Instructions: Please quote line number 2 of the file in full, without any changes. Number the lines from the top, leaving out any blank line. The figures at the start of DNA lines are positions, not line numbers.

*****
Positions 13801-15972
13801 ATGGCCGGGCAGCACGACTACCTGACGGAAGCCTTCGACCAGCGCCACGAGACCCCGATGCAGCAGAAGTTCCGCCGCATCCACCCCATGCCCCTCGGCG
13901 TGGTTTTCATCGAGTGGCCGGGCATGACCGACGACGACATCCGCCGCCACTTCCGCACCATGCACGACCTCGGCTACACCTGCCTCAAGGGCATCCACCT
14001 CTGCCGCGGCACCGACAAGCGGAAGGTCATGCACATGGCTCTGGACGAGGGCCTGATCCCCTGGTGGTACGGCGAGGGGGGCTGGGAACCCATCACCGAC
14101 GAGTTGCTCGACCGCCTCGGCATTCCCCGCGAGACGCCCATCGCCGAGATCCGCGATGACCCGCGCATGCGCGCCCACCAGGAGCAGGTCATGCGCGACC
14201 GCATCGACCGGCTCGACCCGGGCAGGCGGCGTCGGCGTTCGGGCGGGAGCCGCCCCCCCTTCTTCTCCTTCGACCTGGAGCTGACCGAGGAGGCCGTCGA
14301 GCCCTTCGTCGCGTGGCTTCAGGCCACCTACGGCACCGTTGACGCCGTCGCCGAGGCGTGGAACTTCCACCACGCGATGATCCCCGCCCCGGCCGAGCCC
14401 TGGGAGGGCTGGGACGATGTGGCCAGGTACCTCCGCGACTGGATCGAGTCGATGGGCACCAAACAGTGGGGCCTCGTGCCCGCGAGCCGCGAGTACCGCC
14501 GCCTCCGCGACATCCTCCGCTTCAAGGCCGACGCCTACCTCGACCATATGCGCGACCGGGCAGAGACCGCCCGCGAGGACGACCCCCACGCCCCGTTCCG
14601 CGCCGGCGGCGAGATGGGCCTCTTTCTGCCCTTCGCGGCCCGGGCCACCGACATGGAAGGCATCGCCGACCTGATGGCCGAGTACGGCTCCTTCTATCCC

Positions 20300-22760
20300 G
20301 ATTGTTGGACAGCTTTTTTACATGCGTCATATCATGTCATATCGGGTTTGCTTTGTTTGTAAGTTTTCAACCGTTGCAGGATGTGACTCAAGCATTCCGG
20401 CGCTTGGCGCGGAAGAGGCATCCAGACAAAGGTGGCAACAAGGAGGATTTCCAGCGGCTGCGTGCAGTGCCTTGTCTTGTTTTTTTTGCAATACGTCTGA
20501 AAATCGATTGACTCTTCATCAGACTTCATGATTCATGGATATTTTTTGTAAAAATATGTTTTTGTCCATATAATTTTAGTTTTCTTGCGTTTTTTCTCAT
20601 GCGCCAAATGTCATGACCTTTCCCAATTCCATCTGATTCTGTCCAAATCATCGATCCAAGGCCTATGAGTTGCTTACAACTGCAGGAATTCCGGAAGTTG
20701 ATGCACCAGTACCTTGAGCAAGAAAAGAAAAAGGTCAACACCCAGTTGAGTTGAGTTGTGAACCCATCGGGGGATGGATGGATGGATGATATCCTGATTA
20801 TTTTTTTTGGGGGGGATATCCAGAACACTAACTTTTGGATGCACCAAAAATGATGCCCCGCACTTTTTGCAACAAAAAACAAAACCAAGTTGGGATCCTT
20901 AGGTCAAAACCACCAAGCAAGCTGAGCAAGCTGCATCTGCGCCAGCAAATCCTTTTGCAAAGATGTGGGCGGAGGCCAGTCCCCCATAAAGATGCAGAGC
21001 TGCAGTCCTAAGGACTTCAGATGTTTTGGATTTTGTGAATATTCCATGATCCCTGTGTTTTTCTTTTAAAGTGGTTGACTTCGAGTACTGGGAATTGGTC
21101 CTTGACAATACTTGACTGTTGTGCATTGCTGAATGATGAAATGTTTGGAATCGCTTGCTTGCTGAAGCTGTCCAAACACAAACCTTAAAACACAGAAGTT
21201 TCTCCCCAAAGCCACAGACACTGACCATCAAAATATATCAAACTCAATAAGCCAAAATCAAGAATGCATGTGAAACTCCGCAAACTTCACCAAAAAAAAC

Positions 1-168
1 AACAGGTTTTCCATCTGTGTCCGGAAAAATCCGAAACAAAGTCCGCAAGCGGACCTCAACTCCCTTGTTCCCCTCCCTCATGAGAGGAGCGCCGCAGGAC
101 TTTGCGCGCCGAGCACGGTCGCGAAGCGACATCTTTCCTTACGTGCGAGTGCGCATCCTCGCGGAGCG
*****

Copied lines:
13801 ATGGCCGGGCAGCACGACTACCTGACGGAAGCCTTCGACCAGCGCCACGAGACCCCGATGCAGCAGAAGTTCCGCCGCATCCACCCCATGCCCCTCGGCG